[If you’re reading this post in a feed reader or via email, you might need to click through to watch it.]
It’s Veteran’s Day, so I wanted to do something a little different. In today’s video post, I talk a bit about Veteran’s Day and what I did overseas. And I botched the ending again – this is what happens when you get out of your video blogging groove. :p
good point about not thinking of veterans as younger people. Though in Canada, the focus of Remembrance Day is very much on WWI and WWII (the date is the day the armistice was signed at the end of WWI), which I think brings that focus back to those older veterans.
This year, I noticed more discussion of those currently serving in Afghanistan, though.
.-= JoVE´s last blog ..Is teaching pushing everything else out? =-.
Our holiday has the same background, so we all look at the old guys, too. What’s also at play is the new nature of military service – with an “all volunteer army,” I think many people that military service is less praiseworthy. After all, theyt chose to serve, whereas the old guys didn’t.
At the same time, when most of us think about it, we think it’s more courage to do things you didn’t have to do.
Of course, our thoughts about warfare and warriors are really complex and confusing, so the fact that we hold what seems to be inconsistent beliefs about it is not at all surprising. And when I say “we,” I mean me, too.
I too grew up thinking of veterans as “the old guys in those hats.” Now, even though I’m well aware of the inaccuracy of that characterization, it still blows my mind a bit when I run into my younger brothers’ friends, home after serving overseas, and realize that they are veterans. Somehow, “veteran” was never a word I comprehended as being someone my age–let alone younger–though I’m consciously acutely aware of just how many veterans in that age bracket there are actually are.
Good video once again, Charlie. Good reminder about seeing the veterans there are, and not just the ones we might initially think of.
.-= Marissa´s last blog ..Monday Mashup #5: Three Choices I Make Each Day =-.
It gets me, too, when I see kids who are nineteen years old talk about their service. And I get pissed that they can’t drink – they can defend our nation, but can’t legally buy beer? WTF?
What’s even worse is when you lose a “kid” that age, and all too often they’re the ones you lose given their role in the organization. You can’t afford to lose a leader with 19 years of experience, but it’s hard to lose a kid that has fewer years alive than some have in the service.
Christine Livingston says
I too had thought of a veteran as an old person, so thank you for educating me that that’s not how it is. I also admire how you’ve brought the reality of being a veteran right up to date by posting this in the blogosphere!
Thanks! I happen to have a communication platform, so I feel it’s important to talk about it since many veterans and soldiers don’t. If we never see them and we never talk about them, how can we remember them?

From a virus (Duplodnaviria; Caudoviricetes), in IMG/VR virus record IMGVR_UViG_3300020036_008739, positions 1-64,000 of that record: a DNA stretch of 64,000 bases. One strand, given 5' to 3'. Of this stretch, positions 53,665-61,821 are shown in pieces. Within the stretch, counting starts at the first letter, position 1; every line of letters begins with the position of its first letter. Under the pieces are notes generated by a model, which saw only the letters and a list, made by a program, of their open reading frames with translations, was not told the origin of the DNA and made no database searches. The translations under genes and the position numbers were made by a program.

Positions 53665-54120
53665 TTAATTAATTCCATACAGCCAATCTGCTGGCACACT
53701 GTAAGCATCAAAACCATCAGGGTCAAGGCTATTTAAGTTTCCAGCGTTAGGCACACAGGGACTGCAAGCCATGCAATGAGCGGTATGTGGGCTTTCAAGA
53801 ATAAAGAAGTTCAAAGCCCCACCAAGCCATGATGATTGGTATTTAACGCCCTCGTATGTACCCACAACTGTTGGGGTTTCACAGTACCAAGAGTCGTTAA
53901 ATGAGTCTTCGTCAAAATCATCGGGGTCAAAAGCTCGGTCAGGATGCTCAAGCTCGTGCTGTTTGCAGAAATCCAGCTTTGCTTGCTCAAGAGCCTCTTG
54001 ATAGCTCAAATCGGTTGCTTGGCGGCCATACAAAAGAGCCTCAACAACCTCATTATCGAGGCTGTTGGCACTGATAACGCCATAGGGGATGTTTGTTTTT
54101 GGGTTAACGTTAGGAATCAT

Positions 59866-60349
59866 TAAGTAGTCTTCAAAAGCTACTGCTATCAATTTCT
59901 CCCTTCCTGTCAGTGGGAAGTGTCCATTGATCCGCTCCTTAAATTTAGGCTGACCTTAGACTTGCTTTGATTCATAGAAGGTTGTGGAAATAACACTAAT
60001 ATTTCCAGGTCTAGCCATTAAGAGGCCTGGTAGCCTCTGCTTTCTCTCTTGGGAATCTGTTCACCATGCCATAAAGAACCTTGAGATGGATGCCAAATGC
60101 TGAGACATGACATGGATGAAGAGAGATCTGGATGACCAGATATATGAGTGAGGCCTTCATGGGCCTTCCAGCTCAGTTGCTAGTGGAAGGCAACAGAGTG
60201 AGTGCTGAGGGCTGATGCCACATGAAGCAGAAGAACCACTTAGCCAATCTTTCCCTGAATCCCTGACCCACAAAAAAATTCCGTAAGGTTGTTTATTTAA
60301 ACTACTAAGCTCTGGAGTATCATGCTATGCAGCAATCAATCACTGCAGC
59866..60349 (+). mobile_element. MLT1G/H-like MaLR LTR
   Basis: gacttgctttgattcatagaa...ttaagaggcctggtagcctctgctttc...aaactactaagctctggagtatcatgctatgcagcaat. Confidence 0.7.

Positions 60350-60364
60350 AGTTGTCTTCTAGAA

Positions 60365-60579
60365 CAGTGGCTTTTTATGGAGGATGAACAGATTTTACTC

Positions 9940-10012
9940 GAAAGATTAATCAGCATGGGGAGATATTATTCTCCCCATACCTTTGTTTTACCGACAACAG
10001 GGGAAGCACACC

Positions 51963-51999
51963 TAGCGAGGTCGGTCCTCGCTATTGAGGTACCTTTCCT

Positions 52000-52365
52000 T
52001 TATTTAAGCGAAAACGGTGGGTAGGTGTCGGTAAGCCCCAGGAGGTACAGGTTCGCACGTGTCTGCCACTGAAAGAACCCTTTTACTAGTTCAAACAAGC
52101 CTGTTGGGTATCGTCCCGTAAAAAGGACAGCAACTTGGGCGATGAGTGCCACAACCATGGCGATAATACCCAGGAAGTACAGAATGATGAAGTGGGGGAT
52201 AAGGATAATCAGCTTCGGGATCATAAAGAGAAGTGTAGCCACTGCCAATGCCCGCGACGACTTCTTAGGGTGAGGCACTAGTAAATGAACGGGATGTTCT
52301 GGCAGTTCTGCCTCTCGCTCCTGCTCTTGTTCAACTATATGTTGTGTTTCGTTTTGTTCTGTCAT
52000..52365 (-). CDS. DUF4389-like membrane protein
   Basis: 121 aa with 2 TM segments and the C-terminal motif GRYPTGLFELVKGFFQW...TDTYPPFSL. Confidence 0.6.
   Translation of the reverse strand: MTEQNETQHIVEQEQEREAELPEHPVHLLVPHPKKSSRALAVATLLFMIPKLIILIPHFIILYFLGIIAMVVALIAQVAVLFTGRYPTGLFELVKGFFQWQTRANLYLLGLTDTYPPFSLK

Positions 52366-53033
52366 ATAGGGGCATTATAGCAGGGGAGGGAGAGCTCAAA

Ali Hale says
Charlie, thanks for this. Like JoVE in Canada, in the UK we call November 11th “Remembrance Day”, and we also have Remembrance services on the nearest Sunday — so it was interesting to get an idea of the cross-atlantic equivalent. Our Remembrance day has a strong association with the two World Wars, but it’s also an occasion to remember those currently or recently serving.
For me, it’s particularly a chance to remember my late grandad, who was in the Navy during WWII, and who died six years ago.
I wanted to add though, because I’m not sure I’ve ever told you this: you’ve done a lot to change my idea of what an officer looks like. I’m not sure I’d go as far as calling myself a pacifist, but in the past, I’ve tended to have a bit of a knee-jerk reaction against the military. Knowing you has done a lot to make me realise that philosophers can be soldiers, and that we’ve got decent, courageous and big-hearted people to thank for doing what needs to be done in the world.
I’m twenty-four, and I can’t imagine taking on the responsibilites you talk about here. Thank you for doing it, and thank you for being willing to speak about it.
.-= Ali Hale´s last blog ..It’s Okay to Accept a Little Help From Your Friends =-.
This means a lot to me, Ali – thank you.
I’d also like to bring up that I’m not an anomaly; to be an officer, you have to have a college education. Many higher-ranking officers have graduate degrees and have done a lot of studies in military ethics, leadership, and world politics. In short, some of the brightest minds and biggest hearts of every generation become the very people leading our militaries.
If only people realized that the very people whose intelligence and characters they criticize have more education, training, and experience than they’ll ever have…..(/soapbox)